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Intensive training: Studio 1 camp concludes with performances of “Once on this Island”

The cast of Studio 1's "Performance Intensive Sr. Camp" pose for a recent photo. / Tami Kress, Special to the Times-News

By Abby Chester
Times-News correspondent

   This summer, young actors and actresses were been able to experience the world of acting through Studio 1’s summer camp, “Performance Intensive Sr. Camp.” Tami Kress, executive director of Studio 1, has led the two-week, intensive camp for ages 12 to 18 years old.
The campers have learned lines, dances, songs and blocking to bring their musical to life.
The chosen musical “Once On This Island” is a lively and tragic show with a Caribbean feel and lots of dancing. A mix between “Romeo and Juliet” and “The Little Mermaid,” it takes place on a tropical island where poor peasant girl Ti Moune falls for the handsome but rich Daniel Beauxhomme.
Their love is forbidden, because Daniel is not allowed to marry a peasant like Ti Moune. As for Ti Moune, her read more…

Conference offers glimpse of what journalists do

Caroline Carpenter / Times-News correspondent

   FAIRFAX, Va. — I was given the opportunity to attend the 2015 Washington Journalism and Media Conference from July 12-17 at George Mason University along with 270 other students from across the United States. This weeklong conference was a chance to encourage future generations of journalists through simulations, panels and speakers.
During this week, we had the opportunity to speak to past and present members in various fields of journalism such as politics, sports and entertainment. Notable figures included Michael Shear, the New York Times’ White House correspondent, Phil Murphy from ESPN and entertainment reporter and movie critic Kevin McCarthy. The latter was not able to attend the conference in person but made a personal Skype call to the entire group from Spain, where he was residing for an upcoming movie premiere.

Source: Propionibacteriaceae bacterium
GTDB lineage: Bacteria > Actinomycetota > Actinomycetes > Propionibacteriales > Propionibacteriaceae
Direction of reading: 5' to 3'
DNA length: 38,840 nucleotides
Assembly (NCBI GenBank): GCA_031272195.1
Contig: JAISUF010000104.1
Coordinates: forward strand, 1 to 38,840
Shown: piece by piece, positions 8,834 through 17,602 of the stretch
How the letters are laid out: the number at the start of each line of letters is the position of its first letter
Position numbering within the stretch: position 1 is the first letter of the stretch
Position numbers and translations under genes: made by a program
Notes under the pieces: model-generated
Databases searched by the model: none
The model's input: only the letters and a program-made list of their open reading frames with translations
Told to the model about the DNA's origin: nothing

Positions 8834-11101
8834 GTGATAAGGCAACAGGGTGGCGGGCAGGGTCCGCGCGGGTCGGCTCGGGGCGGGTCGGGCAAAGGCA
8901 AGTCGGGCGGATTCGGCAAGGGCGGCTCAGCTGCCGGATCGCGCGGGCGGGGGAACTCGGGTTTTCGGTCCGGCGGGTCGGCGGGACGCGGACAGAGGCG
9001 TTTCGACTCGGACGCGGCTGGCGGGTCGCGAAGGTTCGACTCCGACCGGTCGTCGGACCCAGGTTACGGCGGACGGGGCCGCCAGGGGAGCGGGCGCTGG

We had the opportunity to meet with Carol Guzy, a four-time Pulitzer-prize-winning photojournalist who brought the entire room to tears with a video presentation of her work with Sierra Leone amputees and her work in the aftermath of Hurricane Katrina helping wounded and abandoned animals. She really pushed the importance of how read more…

Senior year a chance to experience ‘what’s next’

Caitlin Durham / Times-News correspondent

   The start of a new school year comes with a variety of mixed emotions that students have become so familiar with — excitement, dread, nervousness and even sadness with seeing the summer end. But with the start of senior year, these emotions take on totally different meanings.
Some students may be dreading this new year because it may be their last year of freedom as a kid. Or maybe this is a dreaded year because it brings about the question, “what’s next?”
Many students do not know what is in store for them after high school, so this last year may be the time needed to figure it out. No matter what is after high school, I am sure most students can agree that they are ready for it.
Senior year is something kids dream about and wish for all their lives. And for some lucky seniors, the excitement comes from getting late arrival or early release every day.
These are the days adults look back on as the best days of their lives; and this time is upon us. With the hectic schedules, college applications, and homework, I challenge all rising seniors to take time to sit back and enjoy the ride.

 Caitlin Durham is a rising senior at Southern Alamance High School and a Teens & Twenties writer.


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